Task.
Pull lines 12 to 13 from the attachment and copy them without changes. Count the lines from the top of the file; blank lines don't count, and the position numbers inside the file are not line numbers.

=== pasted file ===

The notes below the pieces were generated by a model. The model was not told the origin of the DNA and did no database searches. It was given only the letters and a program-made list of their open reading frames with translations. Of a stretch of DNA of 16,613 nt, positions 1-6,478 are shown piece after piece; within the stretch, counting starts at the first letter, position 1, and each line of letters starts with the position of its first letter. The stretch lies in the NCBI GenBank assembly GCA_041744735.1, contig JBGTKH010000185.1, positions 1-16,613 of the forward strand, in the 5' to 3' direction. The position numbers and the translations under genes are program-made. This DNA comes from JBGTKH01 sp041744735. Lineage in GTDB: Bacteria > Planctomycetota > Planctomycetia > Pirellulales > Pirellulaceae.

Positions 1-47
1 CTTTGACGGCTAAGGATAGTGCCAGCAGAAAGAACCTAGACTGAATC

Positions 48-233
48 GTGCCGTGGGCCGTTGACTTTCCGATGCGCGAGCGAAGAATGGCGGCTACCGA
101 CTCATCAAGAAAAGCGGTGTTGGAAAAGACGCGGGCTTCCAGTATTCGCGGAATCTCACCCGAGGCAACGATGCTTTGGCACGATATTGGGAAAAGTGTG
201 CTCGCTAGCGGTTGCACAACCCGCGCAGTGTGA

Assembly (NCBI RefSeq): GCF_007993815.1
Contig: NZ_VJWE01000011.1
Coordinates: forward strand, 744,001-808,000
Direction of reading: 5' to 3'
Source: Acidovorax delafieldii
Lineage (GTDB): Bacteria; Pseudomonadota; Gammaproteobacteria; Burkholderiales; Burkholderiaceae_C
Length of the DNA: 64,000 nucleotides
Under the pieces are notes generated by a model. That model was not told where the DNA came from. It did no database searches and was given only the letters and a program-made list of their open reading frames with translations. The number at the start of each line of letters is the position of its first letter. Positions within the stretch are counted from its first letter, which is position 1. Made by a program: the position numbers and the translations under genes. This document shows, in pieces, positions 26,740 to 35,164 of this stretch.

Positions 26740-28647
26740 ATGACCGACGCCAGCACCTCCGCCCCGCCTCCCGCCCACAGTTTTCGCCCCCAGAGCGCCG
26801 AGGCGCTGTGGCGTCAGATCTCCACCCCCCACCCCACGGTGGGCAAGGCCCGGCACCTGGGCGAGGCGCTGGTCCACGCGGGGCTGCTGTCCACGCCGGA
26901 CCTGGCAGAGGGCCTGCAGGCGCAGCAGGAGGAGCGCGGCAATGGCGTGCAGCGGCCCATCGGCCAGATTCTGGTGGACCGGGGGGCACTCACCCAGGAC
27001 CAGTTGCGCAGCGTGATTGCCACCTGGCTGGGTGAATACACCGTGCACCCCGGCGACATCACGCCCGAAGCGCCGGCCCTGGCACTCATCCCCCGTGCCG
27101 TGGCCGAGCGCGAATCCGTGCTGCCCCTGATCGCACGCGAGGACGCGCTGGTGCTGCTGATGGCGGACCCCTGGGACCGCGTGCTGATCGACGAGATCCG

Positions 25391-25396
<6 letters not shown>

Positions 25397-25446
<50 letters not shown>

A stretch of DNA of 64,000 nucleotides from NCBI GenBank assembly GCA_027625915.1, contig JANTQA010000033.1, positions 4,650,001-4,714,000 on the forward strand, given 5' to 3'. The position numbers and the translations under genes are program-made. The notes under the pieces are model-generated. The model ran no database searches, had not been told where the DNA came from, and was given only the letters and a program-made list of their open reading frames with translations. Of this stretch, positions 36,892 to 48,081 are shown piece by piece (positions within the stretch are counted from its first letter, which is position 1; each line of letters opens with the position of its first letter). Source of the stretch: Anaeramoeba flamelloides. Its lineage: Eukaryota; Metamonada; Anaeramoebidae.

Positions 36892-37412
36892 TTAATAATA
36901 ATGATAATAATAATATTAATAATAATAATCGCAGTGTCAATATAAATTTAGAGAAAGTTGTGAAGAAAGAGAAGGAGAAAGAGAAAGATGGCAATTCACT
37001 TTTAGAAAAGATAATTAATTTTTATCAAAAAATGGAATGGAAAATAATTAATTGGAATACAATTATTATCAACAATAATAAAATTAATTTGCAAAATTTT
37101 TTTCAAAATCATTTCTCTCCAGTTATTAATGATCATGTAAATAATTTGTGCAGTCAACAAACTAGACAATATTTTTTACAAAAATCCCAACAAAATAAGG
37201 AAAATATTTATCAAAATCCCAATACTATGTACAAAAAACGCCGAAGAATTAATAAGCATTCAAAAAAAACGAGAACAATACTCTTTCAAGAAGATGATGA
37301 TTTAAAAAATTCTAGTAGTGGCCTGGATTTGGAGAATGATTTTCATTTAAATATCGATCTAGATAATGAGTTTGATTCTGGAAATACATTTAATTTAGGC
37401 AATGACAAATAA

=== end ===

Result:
Source: Acidovorax delafieldii
Lineage (GTDB): Bacteria; Pseudomonadota; Gammaproteobacteria; Burkholderiales; Burkholderiaceae_C